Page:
They fiddle and check their positions on the stage, then return to repeating the questioning. But this time is different. Now, there’s a rhythmic cackle of static, allegedly from the “police radios”. Patt tapped her drums nervously, in time to the static, and the bass player joined in.

The policeman talking to Mhairi flips a page on her notebook. “Let’s go over this one more time.”

The Mhairi strums loudly, and sings.

We were singing Merry Christmas
Wishing peace to everyo
ne

The other two musicians joined in.

There were little kids here, dancing
People shopping, having fun

When someone in a ski-mask
Came running through the crowd
And that laughing dime-store Santa
Started screaming really loud

Then Santa’s blood was falling
And he was weakly calling—Stop!

Silence, for one beat.
Then everyone, a rush of sound:

It doesn’t help to call 911
They just clean up after it’s done
All the pretty lights and glitter don’t mean a thing.
It’s what you do, what you say, even what you sing—

Diana felt her back relax as the music soared. This was why she’d said yes—the lyrics weren’t special, but the band was. They were rocking—dancing, going all out. The cameramen were spot-on, for once.

Is your life a crime scene?
Are you the villain or the cop?

Mhairi skidded in the snow, into the fake blood—spoiling the crime scene, in the very first take. If this didn’t look good, there went any chance Diana might get to the Halloween party.  She pushed a button, whispered into her mike, and Mark adjusted his lens for a closeup.

Could you stop a murder?
Or do you just clean it up?

The camera caught the lead singer, splashes of red blurring the word Peace on her t-shirt, blood and crime-scene tape on her guitar, but somehow not dimming the bright chords. The bass squealed behind her, and sparkly chimes played a demented “Jingle Bells”.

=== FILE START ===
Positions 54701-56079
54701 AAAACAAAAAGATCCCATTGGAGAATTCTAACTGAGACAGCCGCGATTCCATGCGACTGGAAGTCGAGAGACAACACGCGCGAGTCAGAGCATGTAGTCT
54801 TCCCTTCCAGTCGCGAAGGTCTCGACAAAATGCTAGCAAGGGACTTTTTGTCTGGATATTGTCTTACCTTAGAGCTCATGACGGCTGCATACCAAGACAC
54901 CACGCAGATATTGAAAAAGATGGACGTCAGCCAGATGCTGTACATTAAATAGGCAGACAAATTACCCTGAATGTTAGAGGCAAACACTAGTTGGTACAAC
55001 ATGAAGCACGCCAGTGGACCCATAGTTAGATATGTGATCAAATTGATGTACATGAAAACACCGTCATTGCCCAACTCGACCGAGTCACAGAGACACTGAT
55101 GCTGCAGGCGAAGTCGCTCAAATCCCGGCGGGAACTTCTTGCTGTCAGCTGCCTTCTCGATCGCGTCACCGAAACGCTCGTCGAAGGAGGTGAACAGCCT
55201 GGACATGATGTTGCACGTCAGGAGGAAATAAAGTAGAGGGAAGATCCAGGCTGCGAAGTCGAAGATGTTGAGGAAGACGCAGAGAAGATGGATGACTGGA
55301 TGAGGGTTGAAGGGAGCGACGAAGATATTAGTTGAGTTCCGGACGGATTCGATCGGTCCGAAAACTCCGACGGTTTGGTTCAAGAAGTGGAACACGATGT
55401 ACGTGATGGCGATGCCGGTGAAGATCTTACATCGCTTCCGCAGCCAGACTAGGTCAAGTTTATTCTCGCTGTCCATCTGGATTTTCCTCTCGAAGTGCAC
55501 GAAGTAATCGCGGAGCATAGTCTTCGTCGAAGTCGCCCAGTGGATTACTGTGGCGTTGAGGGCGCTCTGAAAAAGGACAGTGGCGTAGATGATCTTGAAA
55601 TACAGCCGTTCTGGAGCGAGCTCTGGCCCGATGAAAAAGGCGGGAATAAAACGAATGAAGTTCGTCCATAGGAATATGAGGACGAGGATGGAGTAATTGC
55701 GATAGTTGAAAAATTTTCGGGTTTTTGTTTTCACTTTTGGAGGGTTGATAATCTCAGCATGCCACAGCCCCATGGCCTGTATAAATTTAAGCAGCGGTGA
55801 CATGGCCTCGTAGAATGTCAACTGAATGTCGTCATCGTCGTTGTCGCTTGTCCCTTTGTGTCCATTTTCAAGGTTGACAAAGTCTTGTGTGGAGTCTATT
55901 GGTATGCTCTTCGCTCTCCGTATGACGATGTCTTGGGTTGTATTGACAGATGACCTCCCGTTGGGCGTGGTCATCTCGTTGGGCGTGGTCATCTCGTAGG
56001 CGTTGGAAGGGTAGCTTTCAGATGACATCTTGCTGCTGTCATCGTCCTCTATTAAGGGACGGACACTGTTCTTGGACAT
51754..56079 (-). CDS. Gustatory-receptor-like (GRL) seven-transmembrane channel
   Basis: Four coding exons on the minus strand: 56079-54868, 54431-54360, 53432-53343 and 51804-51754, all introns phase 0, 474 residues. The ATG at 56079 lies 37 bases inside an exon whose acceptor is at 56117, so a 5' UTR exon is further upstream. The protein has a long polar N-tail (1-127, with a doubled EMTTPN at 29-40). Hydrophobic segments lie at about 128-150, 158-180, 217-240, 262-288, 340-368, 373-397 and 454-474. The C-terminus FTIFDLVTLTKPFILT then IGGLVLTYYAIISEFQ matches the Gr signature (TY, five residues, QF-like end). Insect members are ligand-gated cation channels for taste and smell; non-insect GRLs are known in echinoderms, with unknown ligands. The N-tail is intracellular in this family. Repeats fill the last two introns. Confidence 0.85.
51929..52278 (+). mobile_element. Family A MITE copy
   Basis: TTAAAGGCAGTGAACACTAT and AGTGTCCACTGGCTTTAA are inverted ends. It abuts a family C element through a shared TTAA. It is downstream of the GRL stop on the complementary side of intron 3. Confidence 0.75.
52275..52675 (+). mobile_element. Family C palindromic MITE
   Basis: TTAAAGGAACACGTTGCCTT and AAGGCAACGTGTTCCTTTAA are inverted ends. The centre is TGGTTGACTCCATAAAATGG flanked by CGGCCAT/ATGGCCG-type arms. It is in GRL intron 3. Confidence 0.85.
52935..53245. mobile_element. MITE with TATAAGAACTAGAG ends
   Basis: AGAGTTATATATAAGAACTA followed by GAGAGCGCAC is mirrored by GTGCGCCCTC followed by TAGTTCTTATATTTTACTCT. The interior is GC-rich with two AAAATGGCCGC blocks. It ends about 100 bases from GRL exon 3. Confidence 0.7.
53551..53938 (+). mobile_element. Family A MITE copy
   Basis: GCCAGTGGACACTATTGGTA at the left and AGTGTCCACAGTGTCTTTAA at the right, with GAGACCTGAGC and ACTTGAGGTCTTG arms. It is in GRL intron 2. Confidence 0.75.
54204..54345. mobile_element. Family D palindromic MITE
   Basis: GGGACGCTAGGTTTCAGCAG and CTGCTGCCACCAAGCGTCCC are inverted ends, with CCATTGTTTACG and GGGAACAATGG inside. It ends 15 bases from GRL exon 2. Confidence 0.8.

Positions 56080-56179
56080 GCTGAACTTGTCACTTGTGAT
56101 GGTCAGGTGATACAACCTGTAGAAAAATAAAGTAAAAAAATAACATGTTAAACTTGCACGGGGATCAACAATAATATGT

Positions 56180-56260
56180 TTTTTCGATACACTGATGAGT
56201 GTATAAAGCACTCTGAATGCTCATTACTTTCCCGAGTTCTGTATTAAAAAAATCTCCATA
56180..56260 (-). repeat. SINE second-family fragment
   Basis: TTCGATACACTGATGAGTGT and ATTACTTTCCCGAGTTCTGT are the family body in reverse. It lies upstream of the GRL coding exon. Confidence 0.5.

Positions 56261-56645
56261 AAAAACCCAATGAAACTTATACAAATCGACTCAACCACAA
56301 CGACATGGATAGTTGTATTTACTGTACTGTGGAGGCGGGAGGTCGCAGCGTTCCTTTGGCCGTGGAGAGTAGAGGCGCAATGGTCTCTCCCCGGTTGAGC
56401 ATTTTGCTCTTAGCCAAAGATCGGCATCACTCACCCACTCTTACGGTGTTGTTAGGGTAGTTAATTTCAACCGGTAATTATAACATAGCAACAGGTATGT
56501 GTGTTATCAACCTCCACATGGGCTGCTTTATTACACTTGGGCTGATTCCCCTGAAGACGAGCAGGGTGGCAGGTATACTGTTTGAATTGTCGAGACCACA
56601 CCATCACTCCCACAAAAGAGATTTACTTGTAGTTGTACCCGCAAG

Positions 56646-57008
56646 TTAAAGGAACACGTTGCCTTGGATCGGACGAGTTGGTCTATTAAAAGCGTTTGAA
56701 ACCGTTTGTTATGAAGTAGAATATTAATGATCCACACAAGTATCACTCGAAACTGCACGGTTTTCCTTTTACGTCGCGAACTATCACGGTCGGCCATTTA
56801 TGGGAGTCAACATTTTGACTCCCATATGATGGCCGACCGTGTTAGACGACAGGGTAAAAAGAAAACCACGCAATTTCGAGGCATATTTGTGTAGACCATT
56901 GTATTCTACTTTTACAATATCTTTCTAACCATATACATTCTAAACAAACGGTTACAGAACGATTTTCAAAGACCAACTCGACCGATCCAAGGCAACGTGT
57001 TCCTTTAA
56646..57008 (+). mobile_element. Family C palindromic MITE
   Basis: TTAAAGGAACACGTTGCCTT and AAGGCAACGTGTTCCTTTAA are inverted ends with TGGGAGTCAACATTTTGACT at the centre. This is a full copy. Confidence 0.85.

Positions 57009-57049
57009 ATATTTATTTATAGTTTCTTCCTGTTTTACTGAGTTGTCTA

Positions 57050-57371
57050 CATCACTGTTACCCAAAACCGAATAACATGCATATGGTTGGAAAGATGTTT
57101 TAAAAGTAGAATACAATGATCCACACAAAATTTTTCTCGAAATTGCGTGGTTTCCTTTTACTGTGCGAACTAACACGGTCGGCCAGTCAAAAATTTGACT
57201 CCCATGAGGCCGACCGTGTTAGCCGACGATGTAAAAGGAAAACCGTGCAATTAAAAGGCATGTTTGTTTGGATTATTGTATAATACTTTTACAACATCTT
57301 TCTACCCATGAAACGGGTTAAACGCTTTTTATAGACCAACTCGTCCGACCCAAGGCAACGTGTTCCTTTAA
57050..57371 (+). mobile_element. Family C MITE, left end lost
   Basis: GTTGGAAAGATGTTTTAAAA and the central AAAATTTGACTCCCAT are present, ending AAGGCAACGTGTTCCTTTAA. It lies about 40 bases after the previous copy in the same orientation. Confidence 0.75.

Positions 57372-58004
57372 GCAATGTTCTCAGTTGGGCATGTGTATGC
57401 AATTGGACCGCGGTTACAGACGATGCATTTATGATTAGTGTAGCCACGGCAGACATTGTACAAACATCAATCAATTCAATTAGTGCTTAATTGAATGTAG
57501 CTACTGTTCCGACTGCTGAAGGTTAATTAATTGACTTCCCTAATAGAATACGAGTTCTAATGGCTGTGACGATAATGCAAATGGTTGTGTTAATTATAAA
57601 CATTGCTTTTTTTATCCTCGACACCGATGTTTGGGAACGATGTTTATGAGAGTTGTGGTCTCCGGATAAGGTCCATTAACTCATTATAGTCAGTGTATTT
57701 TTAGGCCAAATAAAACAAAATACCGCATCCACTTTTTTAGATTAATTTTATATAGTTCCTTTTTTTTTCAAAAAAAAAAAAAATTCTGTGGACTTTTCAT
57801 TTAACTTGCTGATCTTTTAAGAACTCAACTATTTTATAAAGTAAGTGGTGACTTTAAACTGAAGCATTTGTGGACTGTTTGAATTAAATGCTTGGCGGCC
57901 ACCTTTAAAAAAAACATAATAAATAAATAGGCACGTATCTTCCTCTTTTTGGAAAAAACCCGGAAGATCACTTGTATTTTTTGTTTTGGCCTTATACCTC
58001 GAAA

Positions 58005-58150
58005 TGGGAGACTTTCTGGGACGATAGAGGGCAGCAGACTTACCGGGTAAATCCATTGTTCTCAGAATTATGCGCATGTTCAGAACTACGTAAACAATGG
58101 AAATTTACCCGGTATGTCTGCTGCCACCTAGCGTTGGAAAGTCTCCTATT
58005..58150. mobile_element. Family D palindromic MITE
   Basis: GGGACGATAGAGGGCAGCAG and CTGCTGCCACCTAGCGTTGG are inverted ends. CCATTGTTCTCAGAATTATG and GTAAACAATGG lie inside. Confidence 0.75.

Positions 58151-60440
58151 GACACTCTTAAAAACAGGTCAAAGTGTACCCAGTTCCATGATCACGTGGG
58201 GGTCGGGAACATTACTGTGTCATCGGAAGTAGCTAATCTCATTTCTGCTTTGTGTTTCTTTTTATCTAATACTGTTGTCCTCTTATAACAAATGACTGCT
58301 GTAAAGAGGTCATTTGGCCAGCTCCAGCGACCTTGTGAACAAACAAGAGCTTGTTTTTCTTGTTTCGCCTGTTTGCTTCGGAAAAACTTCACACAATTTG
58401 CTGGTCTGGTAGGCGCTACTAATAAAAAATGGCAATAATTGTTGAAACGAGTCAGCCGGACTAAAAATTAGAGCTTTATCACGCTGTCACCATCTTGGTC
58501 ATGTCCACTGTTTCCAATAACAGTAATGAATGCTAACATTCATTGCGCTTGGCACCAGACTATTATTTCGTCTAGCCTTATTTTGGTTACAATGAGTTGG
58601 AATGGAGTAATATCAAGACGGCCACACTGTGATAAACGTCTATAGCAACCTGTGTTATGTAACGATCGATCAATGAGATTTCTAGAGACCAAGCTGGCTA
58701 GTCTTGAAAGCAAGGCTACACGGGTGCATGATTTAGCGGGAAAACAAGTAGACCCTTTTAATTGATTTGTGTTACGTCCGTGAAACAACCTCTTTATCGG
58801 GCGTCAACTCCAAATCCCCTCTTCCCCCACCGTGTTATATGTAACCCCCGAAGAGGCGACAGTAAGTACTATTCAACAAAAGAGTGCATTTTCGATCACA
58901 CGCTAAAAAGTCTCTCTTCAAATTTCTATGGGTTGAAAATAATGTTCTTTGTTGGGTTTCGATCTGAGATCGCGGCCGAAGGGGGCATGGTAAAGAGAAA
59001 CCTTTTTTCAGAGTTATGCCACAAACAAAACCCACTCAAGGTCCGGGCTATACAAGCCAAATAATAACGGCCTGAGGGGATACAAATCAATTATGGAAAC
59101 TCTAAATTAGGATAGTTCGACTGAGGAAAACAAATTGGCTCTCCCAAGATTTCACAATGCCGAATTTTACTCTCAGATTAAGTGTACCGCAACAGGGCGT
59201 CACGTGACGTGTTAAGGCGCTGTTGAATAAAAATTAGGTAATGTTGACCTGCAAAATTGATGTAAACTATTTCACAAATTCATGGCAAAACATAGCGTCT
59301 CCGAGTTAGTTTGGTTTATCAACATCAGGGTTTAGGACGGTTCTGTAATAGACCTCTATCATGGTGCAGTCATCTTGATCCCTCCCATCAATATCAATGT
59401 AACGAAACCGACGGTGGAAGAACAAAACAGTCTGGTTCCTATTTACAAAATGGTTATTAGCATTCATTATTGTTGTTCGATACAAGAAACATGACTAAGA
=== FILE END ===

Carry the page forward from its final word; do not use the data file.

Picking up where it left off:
Diana lost track of the lyrics, redirecting the camera crew as Honey and the backup crew adjusted the choreography to surround Mhairi, on her knees in the center of the by the outline, somehow playing guitar and using it to point right at the heart of the image, without missing a beat. One of the cameramen managed to move smoothly to an angle where Patt was again in the background, and she whispered to Patt to look at him, as if looking out at the crowd.

The band finished. “Hold your places everyone. Let the cameras get a few more shots!”

Diana watched her monitors, made a few suggestions, then called for a break. She turned off the police lights and lined up some pieces of tape to watch again. She’d have them do the song again, telling the camera crew to aim high, get close-ups, avoid the mess on the floor. But she didn’t think she would need much from the second shoot.

As she watched the footage, the band and crew gathered around her, murmuring comments, indicating scenes they thought worked well.

As the band on the monitors got to the end of the last chorus, Mhairi looking plaintively up, spattered in fake blood and snow, everyone had hushed to silence.

Why can’t we stop the murders,
Instead of cleaning up?
 
Even Patt looked moved.

Honey nodded. “Yeah. Yeah.”

Mark added, “That will be one kick-ass video, if I do say so myself.”

Mhairi looked pensive. “Think it will change things?”

Honey patted her arm. “It’s not magic, it’s just music.”

Patt frowned. “Music changes how people think, which changes how they act. If they listen. And look at you there, covered in blood—I think this’ll get people listening.”

People nodded.

“I hope so.” Mhairi blinked, eyes shiny. “I’d like to think I can make a difference, anyway.”

This was why Diana had agreed to do this. Working with people who had a creative vision this powerful was worth it. Even though it meant looking at Christmas décor nearly all day on Halloween.

“Let’s do one more run-through of the song, for close-ups, and then clean up.” Diana smiled. She would be able to make the Halloween party after all.
___________________________


This is an entry in Brigit's Flame's October mini-contest. The prompt words were Times Square, musician, and verisimilitude.

This is over 1000 words, but still still within some definitions of flash fiction, for #fridayflash purposes.
 
Sorry about the lack of a cut-tag--that screwed up the html somehow.  Happy Halloween, everyone!

Comments

wyld_dandelyon
Nov. 7th, 2009 11:00 pm (UTC)
Re: Editing
Thanks!